Sculpting Forms, Using Value, and Brush Introductions
Follow along with Reuben Lara as he explains his approach to painting and reviews the brushes he paints with.
Hey guys, Reuben Lara here and today I want to introduce a mindset that I sometimes have when I approach a painting. I think about it like I’m sculpting forms out of a block of clay, starting with the mid-tones. You’ll be surprised at how quickly an image emerges when you think of painting with this kind of perspective. I’ll introduce the brushes I use.
My Painting Process: Color Blocking and Sculpting
First, let’s take a look at this Clip Studio file I painted. I saved it into four layers so you can get a sense of my process, which consists of four stages.
Stage one is where I always do my initial color blocking. I do this under my lines, so I don’t have to focus on staying within the lines, and I can take a very loose and messy approach. Along with my initial colors, I also add a general idea of highlights and some shadows. I don’t block in the darkest shadows yet, but even so, you can get a sense of how this sculpting concept is coming out from within the painting.
For stage two, I flatten all the work I did in stage one into a base layer and then continuously paint onto that layer. Stage two brings more definition to the painting, but you can see that it is all rooted in the base colors I laid in each of these broad areas for stage 01.
Stage 03 has a little more color. I use a Gamut mask, a technique that limits the range of colors when painting, which is a subject I would like to do another tutorial on at a later date. Limiting my color palette for stage three is so that I can make sure that I’m not going overboard with my saturations. For stage three, I also increase the hue and saturation and bump the colors up to a point where I like it. Even at this very unsaturated state, you can see that the color harmonies and balances are there. By limiting my colors early on, I find that I have more success with their outcome later.
At stage four, I apply some color shifts, but the majority is adding small details to the painting. This is what I want to focus on. If you think about your painting as large planes with big brushwork, the addition of the small details then gives the impression of a detailed painting. Little areas, such as down by the fingers, come in very quickly because I already had a pretty solid sculpted foundation to work from.
Now, I want to talk about Hue/Saturation layers. For this painting, I make a Hue/Saturation layer at the top that I will paint underneath called “value.”
There’s a certain point during painting when I need to make sure that my values are working so that it’s easier to assess colors later. At this point, I only focus on value. I make sure that my color picker is picking only from that layer underneath it and I pick up colors from there. Then, I go up to the color slider and adjust the lightness up and down. Essentially what I’m doing is resetting my local palette on the canvas. I want to stress that I’m not thinking about how I will be blending my highs and lows in the next stage. I’m just thinking about laying patches of color down as if I’m sculpting, raising and lowering sections. Approaching a painting by only thinking about one thing at a time helps break decision making into different blocks such as value, color, and sculpting. This helps me focus on only the value, laying blocks of color in and how things are blending rather than color picking because I am confident that my initial blockings are good.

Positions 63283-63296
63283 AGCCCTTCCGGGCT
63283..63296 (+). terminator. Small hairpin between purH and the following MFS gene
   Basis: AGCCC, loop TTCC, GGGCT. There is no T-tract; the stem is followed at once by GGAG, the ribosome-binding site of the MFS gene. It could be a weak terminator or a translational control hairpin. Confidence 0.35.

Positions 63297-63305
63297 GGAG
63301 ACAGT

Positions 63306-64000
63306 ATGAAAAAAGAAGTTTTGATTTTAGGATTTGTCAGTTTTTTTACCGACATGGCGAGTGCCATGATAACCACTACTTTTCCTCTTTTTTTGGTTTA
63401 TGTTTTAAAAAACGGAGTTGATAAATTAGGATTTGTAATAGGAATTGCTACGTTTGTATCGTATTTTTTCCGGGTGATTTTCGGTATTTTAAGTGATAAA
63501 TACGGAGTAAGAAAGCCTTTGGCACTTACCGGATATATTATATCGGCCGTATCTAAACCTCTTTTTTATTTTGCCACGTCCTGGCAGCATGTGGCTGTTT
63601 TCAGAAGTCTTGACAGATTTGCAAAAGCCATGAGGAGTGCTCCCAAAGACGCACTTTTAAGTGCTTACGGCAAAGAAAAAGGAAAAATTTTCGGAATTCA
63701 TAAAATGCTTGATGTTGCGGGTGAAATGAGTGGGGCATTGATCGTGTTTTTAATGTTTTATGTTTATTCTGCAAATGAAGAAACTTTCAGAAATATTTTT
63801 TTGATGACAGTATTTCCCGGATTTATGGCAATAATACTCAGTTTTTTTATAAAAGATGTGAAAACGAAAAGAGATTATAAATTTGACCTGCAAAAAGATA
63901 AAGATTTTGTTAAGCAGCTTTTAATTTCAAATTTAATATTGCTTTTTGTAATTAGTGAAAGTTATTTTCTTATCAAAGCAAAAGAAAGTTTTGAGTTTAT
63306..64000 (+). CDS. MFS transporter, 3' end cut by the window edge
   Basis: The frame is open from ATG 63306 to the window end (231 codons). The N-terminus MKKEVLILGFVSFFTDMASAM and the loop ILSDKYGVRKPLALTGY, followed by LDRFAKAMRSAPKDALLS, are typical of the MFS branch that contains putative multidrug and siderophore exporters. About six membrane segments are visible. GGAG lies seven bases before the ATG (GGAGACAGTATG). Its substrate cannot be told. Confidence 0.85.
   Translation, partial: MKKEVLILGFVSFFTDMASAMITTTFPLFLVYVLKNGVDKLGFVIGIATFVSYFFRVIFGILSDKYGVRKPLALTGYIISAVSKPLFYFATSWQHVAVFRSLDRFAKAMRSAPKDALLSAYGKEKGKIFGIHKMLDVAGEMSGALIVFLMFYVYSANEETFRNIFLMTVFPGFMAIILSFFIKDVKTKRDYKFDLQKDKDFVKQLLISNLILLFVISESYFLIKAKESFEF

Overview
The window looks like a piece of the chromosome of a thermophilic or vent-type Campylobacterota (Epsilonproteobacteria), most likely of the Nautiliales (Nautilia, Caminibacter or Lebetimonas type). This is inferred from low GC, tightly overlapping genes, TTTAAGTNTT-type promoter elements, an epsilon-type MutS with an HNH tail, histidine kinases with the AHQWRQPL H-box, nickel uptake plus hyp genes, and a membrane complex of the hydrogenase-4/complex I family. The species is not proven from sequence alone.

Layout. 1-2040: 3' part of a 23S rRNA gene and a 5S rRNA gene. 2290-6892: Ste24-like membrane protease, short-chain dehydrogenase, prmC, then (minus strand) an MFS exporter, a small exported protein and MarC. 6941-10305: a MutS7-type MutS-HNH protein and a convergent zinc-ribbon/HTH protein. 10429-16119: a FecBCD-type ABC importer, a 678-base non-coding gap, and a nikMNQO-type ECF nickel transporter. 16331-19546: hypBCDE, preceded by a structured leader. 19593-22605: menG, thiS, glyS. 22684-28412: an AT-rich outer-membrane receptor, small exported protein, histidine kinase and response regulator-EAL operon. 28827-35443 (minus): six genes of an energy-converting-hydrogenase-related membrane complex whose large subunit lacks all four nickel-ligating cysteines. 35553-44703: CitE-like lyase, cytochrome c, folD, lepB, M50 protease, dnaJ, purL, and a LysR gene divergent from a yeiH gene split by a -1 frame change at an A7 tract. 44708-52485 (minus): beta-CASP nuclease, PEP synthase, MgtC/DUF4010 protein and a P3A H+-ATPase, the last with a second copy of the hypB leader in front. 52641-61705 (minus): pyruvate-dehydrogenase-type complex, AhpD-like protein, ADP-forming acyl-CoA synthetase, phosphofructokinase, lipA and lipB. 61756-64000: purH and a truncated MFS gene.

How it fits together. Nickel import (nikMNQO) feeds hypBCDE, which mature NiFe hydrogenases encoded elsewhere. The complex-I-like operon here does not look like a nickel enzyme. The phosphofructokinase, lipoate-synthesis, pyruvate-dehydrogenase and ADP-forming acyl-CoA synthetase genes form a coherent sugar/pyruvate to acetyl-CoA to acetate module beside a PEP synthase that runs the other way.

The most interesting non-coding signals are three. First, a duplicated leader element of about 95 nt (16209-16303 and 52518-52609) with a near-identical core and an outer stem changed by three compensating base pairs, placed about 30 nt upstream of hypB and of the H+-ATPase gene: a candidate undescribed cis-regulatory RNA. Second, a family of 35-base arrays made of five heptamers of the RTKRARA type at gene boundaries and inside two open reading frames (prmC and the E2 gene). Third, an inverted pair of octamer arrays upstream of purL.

HLS or Hue Lightness Saturation Slider
When lightning and darkening, I use the HLS slider, as opposed to the HSV slider. One of the reasons I really love Clip Studio Paint is the HLS slider. Photoshop doesn’t have one, and I find that the lightness algorithm from HLS works nicely when I’m adjusting color values. When I’m finished, and I remove the value (hue/saturation) layer, I’m always surprised at how nice my painting looks!
Here’s another quick look at the sculpting differences between stage three and stage four:
My Clip Studio Paint Brushes: Oil Paint Flat Brush, Cat’s Tongue, Sculpt Brush, and Oily Blender
Finally, I’d like to review the brushes I’ve used for this painting. I like to limit the number of brushes I use on any given piece. I find it simpler, and I get to know exactly what each brush does.
For this particular piece, I laid the colors in with Clip Studio Paint’s standard oil paint flat brush. I love this brush, it’s immediate, controllable and I know exactly what it’s gonna do.
I also have a modified version of the Oil paint flat brush called “Cat’s Tongue” which has a little bit more of a tapered end but otherwise, it’s the same brush. I used this one later as I layered in those details.
The sculpt brush is meant for detail and not for huge broad areas. It has an oily, soft quality that allows me to take a base color and just start softly shifting it lighter or darker or even into another hue. I like it because it allows you to sculpt with a specific color but, it’s not so aggressive that it makes aggressively broad changes to the form. It has a nice build-up to it.
The Oil paint flat brush also blends, but it’s a bit more of an immediate, aggressive blend than with the sculpt brush. The sculpt brush allows me to slowly bring in color while keeping a painterliness about my work, my biggest desire.
My Oily Blender is something that I use a lot after I have patched in a bunch of color. It doesn’t rely on color, but it blends colors. This leads to that painterliness, which is what we are after. I used this to sculpt in the forms based on what I see in the photograph. Since I don’t have to think about using color when I use this brush, I can just move the paint around and enjoy the process of sculpting and re-sculpting with it.
To see these brushes in action and more, check out the video tutorial Sculpting Forms – Clip Studio Paint